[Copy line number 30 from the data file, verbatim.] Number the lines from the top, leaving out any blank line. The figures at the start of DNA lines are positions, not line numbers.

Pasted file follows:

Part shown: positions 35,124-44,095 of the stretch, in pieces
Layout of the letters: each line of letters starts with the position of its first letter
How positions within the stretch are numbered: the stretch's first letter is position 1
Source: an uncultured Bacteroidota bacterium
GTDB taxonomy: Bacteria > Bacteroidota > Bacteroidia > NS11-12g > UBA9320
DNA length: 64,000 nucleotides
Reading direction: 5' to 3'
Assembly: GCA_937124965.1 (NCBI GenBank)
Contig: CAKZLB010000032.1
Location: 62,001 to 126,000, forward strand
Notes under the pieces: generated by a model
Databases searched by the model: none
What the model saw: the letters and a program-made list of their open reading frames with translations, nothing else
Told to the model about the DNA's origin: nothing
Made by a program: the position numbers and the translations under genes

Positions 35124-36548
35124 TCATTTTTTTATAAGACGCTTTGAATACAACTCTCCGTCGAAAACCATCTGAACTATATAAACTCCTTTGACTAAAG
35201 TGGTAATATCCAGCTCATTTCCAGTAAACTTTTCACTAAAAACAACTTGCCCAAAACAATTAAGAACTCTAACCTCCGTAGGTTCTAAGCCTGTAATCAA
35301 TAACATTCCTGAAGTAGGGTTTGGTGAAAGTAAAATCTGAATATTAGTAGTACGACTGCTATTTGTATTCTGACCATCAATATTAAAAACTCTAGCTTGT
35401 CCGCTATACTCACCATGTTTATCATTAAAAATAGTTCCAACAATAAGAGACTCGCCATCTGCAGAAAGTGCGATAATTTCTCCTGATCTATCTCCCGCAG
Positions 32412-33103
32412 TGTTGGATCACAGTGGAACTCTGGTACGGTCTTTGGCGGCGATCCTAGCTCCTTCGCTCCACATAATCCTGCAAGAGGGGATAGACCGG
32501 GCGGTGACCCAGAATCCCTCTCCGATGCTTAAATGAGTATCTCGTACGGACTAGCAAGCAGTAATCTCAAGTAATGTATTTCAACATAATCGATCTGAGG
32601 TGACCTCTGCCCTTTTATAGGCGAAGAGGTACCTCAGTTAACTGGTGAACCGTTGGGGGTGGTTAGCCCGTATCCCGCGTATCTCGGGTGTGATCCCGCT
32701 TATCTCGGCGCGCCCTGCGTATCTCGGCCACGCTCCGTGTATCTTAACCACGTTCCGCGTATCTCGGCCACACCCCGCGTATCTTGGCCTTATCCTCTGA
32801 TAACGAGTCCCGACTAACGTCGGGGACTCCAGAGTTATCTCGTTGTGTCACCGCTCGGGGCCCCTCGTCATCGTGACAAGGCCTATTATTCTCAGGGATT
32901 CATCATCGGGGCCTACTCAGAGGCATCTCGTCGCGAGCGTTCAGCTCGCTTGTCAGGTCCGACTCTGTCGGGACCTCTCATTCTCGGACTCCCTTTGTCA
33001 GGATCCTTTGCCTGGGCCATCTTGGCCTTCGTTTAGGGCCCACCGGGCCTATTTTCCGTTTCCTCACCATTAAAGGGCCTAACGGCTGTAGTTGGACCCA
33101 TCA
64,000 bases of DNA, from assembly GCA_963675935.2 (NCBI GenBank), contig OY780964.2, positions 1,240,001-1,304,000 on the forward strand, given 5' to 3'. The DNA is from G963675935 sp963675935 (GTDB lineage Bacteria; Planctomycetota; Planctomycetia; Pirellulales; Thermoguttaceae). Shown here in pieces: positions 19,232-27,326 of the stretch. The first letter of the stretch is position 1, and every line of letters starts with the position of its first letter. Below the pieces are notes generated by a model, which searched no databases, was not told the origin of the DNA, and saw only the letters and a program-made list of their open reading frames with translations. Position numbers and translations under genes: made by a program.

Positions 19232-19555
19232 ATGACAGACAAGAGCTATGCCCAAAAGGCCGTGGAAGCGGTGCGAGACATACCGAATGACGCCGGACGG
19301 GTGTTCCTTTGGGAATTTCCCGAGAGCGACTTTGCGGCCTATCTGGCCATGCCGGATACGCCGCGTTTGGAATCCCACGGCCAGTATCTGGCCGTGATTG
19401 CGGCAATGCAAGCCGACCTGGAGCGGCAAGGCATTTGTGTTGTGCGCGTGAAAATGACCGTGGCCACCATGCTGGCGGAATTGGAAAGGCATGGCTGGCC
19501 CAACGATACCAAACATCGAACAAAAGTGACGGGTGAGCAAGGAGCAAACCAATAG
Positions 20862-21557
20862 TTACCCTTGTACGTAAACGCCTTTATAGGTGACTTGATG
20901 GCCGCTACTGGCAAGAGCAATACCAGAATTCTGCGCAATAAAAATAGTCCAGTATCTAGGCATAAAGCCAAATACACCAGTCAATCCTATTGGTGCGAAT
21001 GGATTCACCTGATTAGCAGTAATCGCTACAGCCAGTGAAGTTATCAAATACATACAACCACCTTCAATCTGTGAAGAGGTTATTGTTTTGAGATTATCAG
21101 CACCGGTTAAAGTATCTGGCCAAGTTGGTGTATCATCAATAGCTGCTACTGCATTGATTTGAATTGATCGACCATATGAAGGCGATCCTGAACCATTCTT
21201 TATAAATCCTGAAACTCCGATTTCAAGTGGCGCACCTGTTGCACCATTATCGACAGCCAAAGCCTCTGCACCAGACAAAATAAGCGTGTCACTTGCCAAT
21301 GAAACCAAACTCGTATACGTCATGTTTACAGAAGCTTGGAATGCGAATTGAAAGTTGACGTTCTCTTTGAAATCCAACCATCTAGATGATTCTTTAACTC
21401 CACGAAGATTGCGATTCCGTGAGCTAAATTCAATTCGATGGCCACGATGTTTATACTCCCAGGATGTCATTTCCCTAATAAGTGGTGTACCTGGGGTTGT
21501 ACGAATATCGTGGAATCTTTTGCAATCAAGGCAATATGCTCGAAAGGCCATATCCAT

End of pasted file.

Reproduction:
64,000 bases of DNA, from assembly GCA_963675935.2 (NCBI GenBank), contig OY780964.2, positions 1,240,001-1,304,000 on the forward strand, given 5' to 3'. The DNA is from G963675935 sp963675935 (GTDB lineage Bacteria; Planctomycetota; Planctomycetia; Pirellulales; Thermoguttaceae). Shown here in pieces: positions 19,232-27,326 of the stretch. The first letter of the stretch is position 1, and every line of letters starts with the position of its first letter. Below the pieces are notes generated by a model, which searched no databases, was not told the origin of the DNA, and saw only the letters and a program-made list of their open reading frames with translations. Position numbers and translations under genes: made by a program.